From UPSC perspective, the following things are important :
Prelims level : Article 14 and selection of prosecution
Mains level : Paper 2- Selective prosecution and its impact on personal liberty
The article examines the issue of selective prosecution and Indian judiciary’s approach toward it. It also highlights the importance of recent Goswami case.
Selective prosecution: Form of abuse of state power
- Recently the case involving bail application of a T.V. anchor brought to the fore issue of selective prosecution.
- The illegal selection of accused based on grounds prohibited by the Constitution is called “selective prosecution”.
- In case of selective prosecution, the police and enforcement agencies selectively target political and ideological opponents of the ruling dispensation to interrogate, humiliate, harass, arrest, torture and imprison.
- It is one of the oldest, most pernicious and widespread forms of abuse of state power.
How it is illegal: Two independent legal issues
1) Exercise of prosecutorial discretion
- The applicable legal standard is that while the police and prosecutors in common law jurisdictions enjoy vast discretion in deciding who they may pursue and who they may spare.
- However, the choice of accused must not be based on grounds that violate Constitutional rights, including the Article 14 right to equal protection of the law.
- The accused should not be selected, either explicitly or covertly, on constitutionally prohibited grounds.
2) Merit of the case filed
- When the choice of accused runs contrary to the Constitution, the entire criminal proceeding is vitiated, irrespective of the determination of the second issue, viz., whether the accused are convicted or acquitted on the charges brought against them.
- Once the proceedings fail under the first issue, there is no legal basis to proceed to the second issue., i.e., trial on the merits of the case.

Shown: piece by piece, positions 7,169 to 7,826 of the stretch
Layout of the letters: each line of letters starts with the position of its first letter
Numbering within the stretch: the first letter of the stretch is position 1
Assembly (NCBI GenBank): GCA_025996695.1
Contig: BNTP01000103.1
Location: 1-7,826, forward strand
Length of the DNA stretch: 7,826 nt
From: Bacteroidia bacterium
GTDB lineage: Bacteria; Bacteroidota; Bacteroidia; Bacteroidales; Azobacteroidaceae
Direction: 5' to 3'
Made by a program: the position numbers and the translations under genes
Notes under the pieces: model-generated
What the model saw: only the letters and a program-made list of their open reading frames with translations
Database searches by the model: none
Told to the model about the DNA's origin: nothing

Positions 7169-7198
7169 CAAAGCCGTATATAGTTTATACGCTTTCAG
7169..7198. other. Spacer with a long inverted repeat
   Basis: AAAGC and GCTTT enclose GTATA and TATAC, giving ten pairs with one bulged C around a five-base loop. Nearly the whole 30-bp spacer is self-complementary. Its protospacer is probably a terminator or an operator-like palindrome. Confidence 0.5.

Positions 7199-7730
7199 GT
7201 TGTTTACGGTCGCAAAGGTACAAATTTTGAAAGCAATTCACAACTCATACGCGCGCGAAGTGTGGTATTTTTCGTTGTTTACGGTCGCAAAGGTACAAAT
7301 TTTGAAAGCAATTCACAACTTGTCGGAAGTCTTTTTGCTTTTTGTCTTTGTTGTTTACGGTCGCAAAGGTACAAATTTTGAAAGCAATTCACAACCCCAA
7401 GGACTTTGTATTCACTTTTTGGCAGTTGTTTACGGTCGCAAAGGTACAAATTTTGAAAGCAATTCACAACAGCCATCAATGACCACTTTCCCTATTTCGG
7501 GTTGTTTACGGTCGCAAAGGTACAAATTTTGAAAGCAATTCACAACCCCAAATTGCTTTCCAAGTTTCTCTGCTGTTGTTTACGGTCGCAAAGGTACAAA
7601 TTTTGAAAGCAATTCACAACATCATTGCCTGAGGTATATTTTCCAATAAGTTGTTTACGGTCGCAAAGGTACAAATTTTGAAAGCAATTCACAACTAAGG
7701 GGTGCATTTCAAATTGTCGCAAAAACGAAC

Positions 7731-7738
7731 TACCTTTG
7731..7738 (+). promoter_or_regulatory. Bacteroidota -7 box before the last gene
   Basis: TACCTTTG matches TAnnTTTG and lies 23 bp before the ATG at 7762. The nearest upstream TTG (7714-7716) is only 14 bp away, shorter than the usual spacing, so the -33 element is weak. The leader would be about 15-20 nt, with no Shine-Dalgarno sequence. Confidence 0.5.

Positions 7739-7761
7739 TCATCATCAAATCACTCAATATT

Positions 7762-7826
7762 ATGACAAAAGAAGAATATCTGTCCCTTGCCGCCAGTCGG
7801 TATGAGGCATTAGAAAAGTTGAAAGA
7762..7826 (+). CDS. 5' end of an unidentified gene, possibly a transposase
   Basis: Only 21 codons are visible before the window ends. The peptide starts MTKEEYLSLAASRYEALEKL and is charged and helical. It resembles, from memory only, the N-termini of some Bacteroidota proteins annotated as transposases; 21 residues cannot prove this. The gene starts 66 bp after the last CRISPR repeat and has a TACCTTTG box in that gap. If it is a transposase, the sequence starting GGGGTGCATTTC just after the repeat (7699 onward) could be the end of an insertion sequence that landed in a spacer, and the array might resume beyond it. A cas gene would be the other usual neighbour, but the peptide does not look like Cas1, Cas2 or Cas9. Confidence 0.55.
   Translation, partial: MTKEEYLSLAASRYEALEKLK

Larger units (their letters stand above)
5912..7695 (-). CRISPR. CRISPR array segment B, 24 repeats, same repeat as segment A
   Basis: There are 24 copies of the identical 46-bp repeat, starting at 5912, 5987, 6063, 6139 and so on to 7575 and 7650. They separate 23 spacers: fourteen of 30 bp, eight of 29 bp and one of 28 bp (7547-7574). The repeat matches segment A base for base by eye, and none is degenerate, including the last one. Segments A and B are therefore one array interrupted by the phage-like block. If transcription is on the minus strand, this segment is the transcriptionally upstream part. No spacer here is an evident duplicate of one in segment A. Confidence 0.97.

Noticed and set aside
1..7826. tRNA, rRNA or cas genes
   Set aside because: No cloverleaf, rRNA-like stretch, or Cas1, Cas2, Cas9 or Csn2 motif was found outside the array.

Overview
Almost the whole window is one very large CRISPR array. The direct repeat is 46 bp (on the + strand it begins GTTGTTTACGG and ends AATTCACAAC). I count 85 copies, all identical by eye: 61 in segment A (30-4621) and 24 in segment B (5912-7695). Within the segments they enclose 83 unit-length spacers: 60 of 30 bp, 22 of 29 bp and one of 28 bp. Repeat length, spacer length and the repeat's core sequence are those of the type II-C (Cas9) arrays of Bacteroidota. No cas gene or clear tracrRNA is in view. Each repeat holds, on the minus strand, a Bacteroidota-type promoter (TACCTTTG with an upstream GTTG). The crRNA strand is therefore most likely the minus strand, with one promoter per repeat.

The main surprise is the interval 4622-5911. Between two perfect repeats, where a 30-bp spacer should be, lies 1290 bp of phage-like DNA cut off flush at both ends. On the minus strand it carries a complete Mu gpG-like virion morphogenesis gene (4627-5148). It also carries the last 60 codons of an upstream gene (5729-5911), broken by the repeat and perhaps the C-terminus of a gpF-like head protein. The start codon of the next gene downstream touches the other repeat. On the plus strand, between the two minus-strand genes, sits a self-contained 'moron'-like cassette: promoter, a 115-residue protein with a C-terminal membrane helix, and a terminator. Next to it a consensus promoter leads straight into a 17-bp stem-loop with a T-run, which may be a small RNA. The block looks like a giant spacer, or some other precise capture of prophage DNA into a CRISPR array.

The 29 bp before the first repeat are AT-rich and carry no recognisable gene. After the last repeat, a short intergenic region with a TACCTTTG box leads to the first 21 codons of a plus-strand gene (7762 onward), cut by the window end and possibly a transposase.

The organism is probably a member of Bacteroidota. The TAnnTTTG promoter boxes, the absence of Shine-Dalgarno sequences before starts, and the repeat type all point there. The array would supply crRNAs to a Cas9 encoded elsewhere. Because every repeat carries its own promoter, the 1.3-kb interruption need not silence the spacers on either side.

- The theory is that the Constitution cannot be violated to uphold the law — such an approach would spell doom for the Constitution.
- The selective prosecution claim must be adjudicated as a threshold issue, with the prosecution being quashed at the outset of the criminal case if the claim is justified.
- In the context of this discussion, the constitutionally prohibited ground we are confronting in India is the political or ideological affiliation of the accused.
- It is an arbitrary ground that violates the Article 14 guarantee of equal protection of the law.
Approach of judiciary
- Our courts have not recognised selective prosecution as an independent claim.
- This is because courts assume that lawfulness of prosecution can only be taken up after the trial, if the accused is acquitted.
- The 2018 Report of the Law Commission on ‘Wrongful Prosecution (Miscarriage of Justice): Legal Remedies’ discusses remedies for wrongful prosecution available only if and after the accused is acquitted.
- Remedy after acquittal comes far too late, well after a brutal and long drawn out criminal justice process that upends the lives of the victims.
- Also, the right against selective prosecution cannot be extinguished by conviction.
- Separate from post-acquittal actions for wrongful prosecution (which will still be available), the claim of selective prosecution is a threshold issue that is required to be adjudicated at the outset of criminal proceedings even during the investigation stage irrespective of the merit of the charges.
Importance of Goswami case
- The case provides a much needed and long awaited legal opening to strengthen the recognition and use of the selective prosecution claim in India to counter politically coloured prosecution.
- The judgment says, “Courts should be alive to the needof ensuring that the law does not become a ruse for targeted harassment ”.
- The Goswami judgment also quotes the 2018 Supreme Court holding in Romila Thapar v. Union of India that, “[T]he basic entitlement of every citizen who is faced with allegations of criminal wrongdoing is that the investigative process should be fair. This is an integral component of the guarantee against arbitrariness under Article 14 and of the right to life and personal liberty under Article 21.”
Consider the question “How selective prosecution could threten the liberty of person? How Indian judiciary approaches the issue of selective prosecution and what are the issue with the approach adopted by the judiciary?”
To strengthen the protection of civil liberty, equality and democracy, it is time our courts — at all levels — recognise selective prosecution as a threshold constitutional defence against the abuse of police and prosecutorial power.